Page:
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December 7, 2022 – Message from the Chief
Louise Rogers, chief, San Mateo County Health

Health Officer Updates Messages from the Chief

As we approach a third pandemic winter, our overall COVID outlook is different from the prior two years, as stronger community immunity and the availability of effective treatments should result in fewer hospitalizations and deaths.

At the same time, with multiple respiratory viruses now circulating widely in San Mateo County, getting the vaccines to protect against COVID and Influenza and taking extra precautions can make a difference. This is especially important for older adults, people with disabilities, and those with underlying medical conditions who remain at higher risk.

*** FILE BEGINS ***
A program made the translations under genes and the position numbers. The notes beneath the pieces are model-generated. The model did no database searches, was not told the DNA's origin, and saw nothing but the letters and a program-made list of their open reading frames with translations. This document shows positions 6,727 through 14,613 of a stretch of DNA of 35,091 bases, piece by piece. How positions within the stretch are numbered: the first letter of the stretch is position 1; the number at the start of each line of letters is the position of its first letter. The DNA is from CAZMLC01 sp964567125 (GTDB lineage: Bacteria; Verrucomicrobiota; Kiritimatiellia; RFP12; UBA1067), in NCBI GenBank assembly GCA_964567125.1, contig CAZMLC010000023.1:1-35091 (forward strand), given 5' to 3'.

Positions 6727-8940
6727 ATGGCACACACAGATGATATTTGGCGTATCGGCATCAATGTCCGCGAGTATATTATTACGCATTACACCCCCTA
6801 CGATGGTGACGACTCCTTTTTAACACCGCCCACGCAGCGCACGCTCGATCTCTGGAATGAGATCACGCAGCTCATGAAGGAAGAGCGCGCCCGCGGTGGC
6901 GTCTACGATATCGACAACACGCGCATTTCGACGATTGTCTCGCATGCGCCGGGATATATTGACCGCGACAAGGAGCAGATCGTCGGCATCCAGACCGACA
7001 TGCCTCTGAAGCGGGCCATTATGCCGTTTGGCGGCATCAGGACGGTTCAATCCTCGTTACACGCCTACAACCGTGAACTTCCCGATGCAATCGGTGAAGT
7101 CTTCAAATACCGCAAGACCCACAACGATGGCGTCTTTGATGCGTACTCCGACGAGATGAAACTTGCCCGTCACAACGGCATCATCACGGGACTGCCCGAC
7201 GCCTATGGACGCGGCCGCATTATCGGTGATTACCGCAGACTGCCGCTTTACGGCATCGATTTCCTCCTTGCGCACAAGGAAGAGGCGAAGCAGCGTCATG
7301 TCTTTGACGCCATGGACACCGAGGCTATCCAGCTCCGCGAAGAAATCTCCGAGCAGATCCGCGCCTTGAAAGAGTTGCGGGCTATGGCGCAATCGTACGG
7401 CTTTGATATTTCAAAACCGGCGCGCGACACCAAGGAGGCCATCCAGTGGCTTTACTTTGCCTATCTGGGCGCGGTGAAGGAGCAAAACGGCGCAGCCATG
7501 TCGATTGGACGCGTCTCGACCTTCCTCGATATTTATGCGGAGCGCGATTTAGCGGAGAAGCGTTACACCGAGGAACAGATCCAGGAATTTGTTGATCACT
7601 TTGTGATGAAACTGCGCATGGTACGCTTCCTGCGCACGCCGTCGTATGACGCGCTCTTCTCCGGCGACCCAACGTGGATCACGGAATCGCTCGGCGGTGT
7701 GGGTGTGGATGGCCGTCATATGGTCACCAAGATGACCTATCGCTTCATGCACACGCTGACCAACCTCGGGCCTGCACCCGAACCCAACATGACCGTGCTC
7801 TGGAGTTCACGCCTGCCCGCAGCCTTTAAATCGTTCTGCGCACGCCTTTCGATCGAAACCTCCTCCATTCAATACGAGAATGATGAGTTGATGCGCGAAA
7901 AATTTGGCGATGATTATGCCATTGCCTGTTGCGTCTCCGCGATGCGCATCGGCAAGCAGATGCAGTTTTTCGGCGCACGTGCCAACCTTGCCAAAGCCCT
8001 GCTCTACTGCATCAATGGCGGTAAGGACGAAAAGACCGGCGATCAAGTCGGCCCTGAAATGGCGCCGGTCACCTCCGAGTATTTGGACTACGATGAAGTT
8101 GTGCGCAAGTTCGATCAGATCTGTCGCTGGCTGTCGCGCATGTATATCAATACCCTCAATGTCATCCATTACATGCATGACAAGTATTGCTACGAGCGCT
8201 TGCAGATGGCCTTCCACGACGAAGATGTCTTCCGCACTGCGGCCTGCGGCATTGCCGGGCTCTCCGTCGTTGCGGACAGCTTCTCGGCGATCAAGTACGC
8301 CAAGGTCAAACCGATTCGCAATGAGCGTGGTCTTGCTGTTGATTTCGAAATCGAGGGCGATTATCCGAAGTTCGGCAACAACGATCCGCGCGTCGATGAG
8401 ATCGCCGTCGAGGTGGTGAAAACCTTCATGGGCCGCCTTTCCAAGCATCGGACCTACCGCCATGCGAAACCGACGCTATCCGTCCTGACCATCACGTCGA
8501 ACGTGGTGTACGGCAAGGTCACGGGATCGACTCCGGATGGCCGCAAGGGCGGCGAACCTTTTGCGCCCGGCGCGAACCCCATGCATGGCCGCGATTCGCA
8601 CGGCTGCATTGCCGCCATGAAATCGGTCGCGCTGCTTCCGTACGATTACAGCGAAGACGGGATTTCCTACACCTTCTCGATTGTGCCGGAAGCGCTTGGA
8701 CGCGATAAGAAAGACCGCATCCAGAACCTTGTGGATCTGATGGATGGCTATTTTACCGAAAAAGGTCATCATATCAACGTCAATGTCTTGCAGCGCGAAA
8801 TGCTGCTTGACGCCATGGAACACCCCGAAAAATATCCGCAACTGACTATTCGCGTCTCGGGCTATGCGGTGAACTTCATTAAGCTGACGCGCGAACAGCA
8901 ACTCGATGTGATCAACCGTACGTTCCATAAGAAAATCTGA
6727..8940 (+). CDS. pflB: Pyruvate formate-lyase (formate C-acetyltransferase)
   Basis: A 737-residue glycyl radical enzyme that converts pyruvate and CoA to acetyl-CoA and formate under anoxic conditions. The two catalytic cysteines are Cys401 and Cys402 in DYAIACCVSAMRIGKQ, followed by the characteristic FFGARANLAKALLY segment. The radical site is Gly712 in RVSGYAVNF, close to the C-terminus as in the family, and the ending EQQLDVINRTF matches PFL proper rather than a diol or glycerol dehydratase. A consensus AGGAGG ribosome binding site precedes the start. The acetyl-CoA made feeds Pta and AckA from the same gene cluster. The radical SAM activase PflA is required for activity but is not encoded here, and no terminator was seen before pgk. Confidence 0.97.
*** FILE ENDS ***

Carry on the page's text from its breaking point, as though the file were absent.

Racial and ethnic disparities have decreased over the course of the pandemic, but they persist. This reinforces the importance of continuing to work with an equity lens in our public health roles – such as by collaborating with healthcare providers, schools, and other partners to further the availability of vaccines, tests, and antiviral medications to reach the hardest hit populations.

Vaccinate to protect against COVID and Influenza before the winter.